Association for Behavior Analysis International

The Association for Behavior Analysis International® (ABAI) is a nonprofit membership organization with the mission to contribute to the well-being of society by developing, enhancing, and supporting the growth and vitality of the science of behavior analysis through research, education, and practice.


Evidence-based practice is behavior analysis in action. ABAI provides hundreds of continuing education opportunities per year, and our Practice Board is devoted to helping providers access and interpret the very latest research to inform their work.

ABAI is home to providers who work in diverse areas of application of behavioral principles. The ABAI annual conference has area coordinators for Applied Animal Behavior, Autism, Clinical/Family/Behavioral Medicine, Community/Social/Sustainability Issues, Developmental Disabilities, Diversity/Equity/Inclusion, Behavioral Development, Education, Organizational Behavior Management, and Practice. ABAI also hosts an annual autism conference, and has hosted conferences on education, substance use and addiction, acceptance and commitment therapy, behavior change for a sustainable world, leadership and cultural change, and organizational behavior management (OBM) in health in human services.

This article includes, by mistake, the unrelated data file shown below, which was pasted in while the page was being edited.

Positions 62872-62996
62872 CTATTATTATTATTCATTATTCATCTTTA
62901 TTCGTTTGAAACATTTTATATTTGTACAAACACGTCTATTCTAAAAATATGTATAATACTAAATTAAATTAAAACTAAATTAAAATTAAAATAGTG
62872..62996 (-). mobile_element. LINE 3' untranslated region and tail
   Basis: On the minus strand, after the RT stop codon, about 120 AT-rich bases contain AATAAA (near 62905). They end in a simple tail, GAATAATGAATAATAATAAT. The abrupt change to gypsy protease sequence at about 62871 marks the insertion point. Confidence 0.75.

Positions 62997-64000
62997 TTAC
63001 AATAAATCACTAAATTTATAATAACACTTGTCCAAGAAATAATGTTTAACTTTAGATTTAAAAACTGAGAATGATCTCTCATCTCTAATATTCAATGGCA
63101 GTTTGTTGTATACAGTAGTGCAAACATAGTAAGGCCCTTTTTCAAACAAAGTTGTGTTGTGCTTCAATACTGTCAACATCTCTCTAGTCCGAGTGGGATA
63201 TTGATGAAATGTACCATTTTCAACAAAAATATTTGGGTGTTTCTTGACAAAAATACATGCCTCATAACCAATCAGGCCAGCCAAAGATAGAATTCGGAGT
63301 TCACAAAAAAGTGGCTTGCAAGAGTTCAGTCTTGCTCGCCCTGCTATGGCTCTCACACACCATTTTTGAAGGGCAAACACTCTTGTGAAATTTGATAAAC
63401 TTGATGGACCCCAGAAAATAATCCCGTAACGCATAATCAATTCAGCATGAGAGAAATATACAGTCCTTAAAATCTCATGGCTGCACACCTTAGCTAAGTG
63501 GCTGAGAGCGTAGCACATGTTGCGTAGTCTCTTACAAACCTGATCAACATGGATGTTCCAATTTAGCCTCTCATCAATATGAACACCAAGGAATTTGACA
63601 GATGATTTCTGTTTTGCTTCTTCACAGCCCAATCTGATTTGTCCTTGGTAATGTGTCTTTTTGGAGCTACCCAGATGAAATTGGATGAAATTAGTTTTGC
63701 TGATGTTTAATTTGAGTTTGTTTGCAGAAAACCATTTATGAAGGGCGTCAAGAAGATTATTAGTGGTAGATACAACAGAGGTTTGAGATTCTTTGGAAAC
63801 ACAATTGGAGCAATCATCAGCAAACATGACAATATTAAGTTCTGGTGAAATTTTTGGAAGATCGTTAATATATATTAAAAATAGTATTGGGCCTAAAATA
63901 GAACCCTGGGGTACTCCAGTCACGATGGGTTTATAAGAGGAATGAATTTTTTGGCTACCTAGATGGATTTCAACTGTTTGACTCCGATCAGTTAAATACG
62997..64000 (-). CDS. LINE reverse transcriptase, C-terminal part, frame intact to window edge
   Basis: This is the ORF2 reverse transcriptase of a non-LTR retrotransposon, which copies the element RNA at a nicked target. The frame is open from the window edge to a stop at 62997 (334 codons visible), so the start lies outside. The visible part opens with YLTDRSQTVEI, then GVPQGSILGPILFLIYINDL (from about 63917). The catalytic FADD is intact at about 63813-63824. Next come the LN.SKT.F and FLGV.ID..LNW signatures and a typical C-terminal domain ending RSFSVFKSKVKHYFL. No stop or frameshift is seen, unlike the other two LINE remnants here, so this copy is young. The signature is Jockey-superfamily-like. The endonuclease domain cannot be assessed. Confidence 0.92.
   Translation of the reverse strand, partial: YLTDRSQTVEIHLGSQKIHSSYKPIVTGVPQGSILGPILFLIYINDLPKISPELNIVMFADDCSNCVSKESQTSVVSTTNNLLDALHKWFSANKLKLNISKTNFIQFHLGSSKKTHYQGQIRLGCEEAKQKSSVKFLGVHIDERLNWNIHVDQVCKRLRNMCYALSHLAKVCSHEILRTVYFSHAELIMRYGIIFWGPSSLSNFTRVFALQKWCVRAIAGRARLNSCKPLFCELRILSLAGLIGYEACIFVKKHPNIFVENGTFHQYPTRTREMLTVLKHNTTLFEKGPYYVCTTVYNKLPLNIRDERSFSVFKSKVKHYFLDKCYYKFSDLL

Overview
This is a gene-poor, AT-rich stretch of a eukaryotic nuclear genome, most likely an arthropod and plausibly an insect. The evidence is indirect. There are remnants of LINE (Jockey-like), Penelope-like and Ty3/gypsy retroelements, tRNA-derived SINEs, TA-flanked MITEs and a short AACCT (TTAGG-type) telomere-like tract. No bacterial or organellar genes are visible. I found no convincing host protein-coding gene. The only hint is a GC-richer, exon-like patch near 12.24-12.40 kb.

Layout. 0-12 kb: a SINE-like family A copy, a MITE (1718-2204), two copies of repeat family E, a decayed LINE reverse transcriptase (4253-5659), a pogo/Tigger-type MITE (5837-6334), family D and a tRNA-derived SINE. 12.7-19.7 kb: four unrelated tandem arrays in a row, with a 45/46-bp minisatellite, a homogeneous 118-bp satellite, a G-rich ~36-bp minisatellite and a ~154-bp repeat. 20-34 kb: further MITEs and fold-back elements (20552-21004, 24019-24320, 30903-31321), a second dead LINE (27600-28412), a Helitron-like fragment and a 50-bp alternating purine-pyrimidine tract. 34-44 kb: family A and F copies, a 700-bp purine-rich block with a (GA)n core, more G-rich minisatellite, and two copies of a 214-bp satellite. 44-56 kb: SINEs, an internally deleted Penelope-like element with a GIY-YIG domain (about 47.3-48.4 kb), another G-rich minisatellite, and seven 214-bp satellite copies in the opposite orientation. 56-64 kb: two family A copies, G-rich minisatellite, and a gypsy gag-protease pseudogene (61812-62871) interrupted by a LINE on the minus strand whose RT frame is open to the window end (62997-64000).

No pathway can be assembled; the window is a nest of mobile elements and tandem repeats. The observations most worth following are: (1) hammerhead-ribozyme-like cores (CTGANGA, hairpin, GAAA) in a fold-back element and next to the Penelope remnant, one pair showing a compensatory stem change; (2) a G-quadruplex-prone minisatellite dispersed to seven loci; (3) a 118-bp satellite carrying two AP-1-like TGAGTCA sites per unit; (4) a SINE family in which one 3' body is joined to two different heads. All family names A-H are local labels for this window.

ABAI is home to 40 Special Interest Groups representing diverse areas of practice in terms of populations served (e.g., animals, children, older adults) and sectors (e.g., clinical, educational, organizational).


The credentialing of behavior analysts under the current frameworks established by the Behavior Analyst Certification Board (BACB) and the Qualified Applied Behavior Analysis Credentialing Board (QABA) has occurred only in the last few decades and licensure as a behavior analyst is an even more recent development in most jurisdictions. Since the 1950’s behavior analysts have been practicing in diverse professional areas as psychologists, social workers, rehabilitation specialists, animal trainers, and OBM consultants. Many of these professions have their own regulatory frameworks that have behavior analysis within their scope of practice (e.g., psychology) while others are unregulated (e.g., OBM). No matter what area of practice you are interested in, it is almost certain that practitioners grounding their work in behavioral principles have been active and working in that area for decades. The Practice Board aims to increase the accessibility of resources reflecting this diversity.



Modifed by Eddie Soh